Tribunal legal costs challenged by Lowry
Published 11/11/2015 | 02:30
Former Communications Minister Michael Lowry is challenging a decision by the Moriarty Tribunal to only award him one-third of his legal costs during the inquiry's 14-year tenure.
He claims he was treated unfairly and was discriminated against compared to the other subject of the tribunal, the late former Taoiseach Charles Haughey, who was awarded 100pc of his costs.
The Independent Tipperary North TD says his overall bill will run into millions of euro because he had to engage with the tribunal on an almost continuous basis over its 14 years.
The claims came on the opening of Mr Lowry's High Court judicial review application over the October 2013 decision of the tribunal to only award him one-third of his legal costs after it found he failed to fully co-operate with it.
The tribunal is opposing the action.
Niamh Hyland SC, for Mr Lowry, said Mr Lowry and Mr Haughey were the two subjects of the terms of the reference of the tribunal which was set up in 1997 to investigate whether payments were made to the two men while in public office and in circumstances which gave rise to inferences the payments were in connection with office.
In its findings, the tribunal held that in the course of his office, Mr Lowry conferred benefit on businessman Denis O'Brien who had made or facilitated payments to the then communications minister (Lowry) but there was no finding Mr O'Brien had benefited from those payments. Mr Lowry rejects those findings, counsel said.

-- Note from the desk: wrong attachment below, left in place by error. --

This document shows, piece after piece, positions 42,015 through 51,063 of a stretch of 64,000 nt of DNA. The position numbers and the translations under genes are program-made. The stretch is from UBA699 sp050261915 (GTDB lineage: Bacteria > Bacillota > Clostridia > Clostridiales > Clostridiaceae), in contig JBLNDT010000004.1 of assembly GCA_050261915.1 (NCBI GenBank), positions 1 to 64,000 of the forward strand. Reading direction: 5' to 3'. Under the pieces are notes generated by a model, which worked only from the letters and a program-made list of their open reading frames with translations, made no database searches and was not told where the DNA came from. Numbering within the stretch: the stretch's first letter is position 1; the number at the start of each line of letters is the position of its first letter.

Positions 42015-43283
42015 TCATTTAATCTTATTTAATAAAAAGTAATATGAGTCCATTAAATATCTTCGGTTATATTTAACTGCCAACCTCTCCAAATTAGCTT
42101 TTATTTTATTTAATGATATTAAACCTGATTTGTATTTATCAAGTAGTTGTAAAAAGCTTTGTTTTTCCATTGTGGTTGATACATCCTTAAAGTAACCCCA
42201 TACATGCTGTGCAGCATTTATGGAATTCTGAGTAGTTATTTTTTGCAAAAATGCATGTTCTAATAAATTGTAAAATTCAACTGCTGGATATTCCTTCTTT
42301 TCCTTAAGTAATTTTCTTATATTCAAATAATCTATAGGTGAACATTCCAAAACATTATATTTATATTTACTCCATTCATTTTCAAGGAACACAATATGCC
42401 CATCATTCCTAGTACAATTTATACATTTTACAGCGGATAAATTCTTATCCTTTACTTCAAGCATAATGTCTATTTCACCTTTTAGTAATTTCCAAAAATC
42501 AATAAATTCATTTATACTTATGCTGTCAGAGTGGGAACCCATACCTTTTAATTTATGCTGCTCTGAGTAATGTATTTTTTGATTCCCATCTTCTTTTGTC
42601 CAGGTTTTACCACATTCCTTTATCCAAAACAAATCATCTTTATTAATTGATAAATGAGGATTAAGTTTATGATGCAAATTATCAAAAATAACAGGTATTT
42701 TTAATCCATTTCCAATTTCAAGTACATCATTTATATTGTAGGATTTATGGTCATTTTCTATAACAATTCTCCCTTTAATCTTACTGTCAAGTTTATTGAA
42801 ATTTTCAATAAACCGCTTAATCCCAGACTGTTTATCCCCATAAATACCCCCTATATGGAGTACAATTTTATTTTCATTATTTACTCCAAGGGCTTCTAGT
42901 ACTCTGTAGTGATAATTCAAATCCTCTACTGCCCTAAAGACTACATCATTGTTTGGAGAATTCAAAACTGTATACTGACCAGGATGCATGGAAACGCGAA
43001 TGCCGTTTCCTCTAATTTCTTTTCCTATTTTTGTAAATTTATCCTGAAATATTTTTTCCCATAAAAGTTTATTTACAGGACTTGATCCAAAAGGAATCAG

In "stark contrast" to what happened with Mr Lowry, the tribunal found that between 1979 and 1996, Mr Haughey obtained benefit of €11m which in 1998 was 171 times his salary, counsel said.
No criminal charges arose out of this as the tribunal findings have no legal effect and were described by one Supreme Court judge as "sterile" legal findings.
Ms Hyland argued the tribunal's awarding of only one-third of Mr Lowry's costs was disproportionate particularly having regard to the level of co-operation he provided to it.
For example, Mr Lowry made 31 bank accounts available to the tribunal over nine years which involved a huge amount of work.
Mr Lowry had not brought any legal challenge to the tribunal until this case unlike others, including Mr Haughey and Mr O'Brien, who had brought such challenges. This was in circumstances where 70pc of the tribunal was devoted to the awarding of the country's first mobile phone licence to ESAT, Mr O'Brien's company.
There was inequality by the tribunal in that it failed to apply its own legal principles in making the costs order, counsel said. The tribunal said Mr Lowry failed to identify one bank account in the Isle of Man and had furnished falsified documents. This was denied by Ms Hyland.
The case continues.